[00:29:31] Andrew: Okay. So, let’s walk through this because I bungee jump. I never skydive. I know a lot of the listeners have skydived. Obviously, a lot different skydiving then. What you did with I don’t know much weight is on your back when you’re going and doing that but how do you – and I know we could spend a whole hour going through the emotions going through it but your first time you jumped, so what’s happening? You go to pull the chute and it doesn’t work?
[00:29:56] Jeff: And it doesn’t work. Normally, there’s a pilot chute that opens up and it catches wind and that pilot chute is what pulls open the canopy out of the container and you feel it but this time I didn’t feel it. And so, I’m falling in and I’m like, “What is going on?” I’m looking over my shoulder and I don’t see a canopy. I’m like, “What the?” So, this is my first parachute malfunction that I’m referring to. It was a pack closure. It’s like the absolute worst you could have naturally because that’s just my dumb luck. There is no indication whatsoever of the container even opening so I went through my kind of emergency procedures and cut that away and ultimately pulled my reserve and in a cornfield about a mile away from the drop zone. That was a first jump of the day. I went back up a second time because you got to get back on that horse. You got to get back in that saddle and not let fear fester. Second jump was good, came back down, went up a third time, and then I had another parachute cut away. And then after that, I was like, “I’m not going to push my luck anymore. I’m good for today,” but you kept on jumping the rest of that week.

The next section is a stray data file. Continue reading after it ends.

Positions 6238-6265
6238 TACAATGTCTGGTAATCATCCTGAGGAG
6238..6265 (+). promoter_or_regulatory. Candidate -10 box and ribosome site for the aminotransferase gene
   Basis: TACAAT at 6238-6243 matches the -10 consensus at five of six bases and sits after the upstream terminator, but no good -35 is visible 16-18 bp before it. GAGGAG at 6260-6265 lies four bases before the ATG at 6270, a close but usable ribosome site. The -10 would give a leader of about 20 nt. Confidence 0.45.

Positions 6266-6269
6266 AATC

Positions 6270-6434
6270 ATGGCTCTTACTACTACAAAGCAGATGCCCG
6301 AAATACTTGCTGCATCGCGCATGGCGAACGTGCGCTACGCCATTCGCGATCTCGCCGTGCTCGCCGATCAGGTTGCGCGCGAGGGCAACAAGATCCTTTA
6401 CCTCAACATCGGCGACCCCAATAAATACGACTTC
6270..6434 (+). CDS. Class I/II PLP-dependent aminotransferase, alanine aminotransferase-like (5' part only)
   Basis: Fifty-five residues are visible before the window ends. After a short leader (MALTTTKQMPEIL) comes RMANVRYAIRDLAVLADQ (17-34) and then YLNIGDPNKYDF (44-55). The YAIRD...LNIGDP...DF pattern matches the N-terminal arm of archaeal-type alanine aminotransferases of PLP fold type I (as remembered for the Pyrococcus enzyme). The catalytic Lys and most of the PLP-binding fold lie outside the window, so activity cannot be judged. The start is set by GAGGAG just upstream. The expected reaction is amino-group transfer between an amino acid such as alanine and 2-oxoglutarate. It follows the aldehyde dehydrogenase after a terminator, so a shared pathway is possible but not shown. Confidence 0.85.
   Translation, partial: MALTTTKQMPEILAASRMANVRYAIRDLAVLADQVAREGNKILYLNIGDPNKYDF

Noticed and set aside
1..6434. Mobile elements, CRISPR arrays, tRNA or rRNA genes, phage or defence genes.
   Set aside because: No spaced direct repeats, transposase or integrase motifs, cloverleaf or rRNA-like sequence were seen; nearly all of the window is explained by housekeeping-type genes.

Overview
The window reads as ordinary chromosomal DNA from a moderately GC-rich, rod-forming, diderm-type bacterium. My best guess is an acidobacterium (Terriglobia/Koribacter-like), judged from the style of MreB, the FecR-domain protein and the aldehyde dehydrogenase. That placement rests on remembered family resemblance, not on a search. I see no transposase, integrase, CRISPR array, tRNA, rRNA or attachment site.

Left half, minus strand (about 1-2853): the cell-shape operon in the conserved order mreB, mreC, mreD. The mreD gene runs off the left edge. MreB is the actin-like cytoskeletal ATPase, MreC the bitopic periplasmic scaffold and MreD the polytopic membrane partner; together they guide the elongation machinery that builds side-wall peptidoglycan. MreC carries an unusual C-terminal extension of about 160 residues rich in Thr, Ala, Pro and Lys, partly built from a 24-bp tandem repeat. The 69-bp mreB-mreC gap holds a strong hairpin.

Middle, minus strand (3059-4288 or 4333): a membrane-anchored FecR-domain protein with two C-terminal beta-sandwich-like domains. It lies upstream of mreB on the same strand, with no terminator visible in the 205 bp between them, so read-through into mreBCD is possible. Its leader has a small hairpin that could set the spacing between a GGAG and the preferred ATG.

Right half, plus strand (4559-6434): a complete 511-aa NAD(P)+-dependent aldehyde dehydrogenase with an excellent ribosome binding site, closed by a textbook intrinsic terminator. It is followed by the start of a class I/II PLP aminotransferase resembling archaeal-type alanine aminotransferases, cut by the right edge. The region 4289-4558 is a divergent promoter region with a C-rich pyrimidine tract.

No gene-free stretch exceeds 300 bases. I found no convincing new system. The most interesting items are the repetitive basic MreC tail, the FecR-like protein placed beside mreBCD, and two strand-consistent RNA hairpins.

[00:31:08] Andrew: What kind of whiskey did you drink that night?
[00:31:12] Jeff: A lot of it.
[00:31:13] Andrew: A lot. Okay. This goes back again adversity and keeping your wits about you because I want again to correlate it back to if let’s think of the business owner who doesn’t get the deal or who blows the presentation, right, thinks the world is ending. So, you’re in this midst of going how fast are you tumbling down to the ground. Any idea how fast you’re going when you’re plummeting?
[00:31:36] Jeff: I want to say terminal velocity is 172 miles an hour. I’m not positive but it’s pretty freaking fast.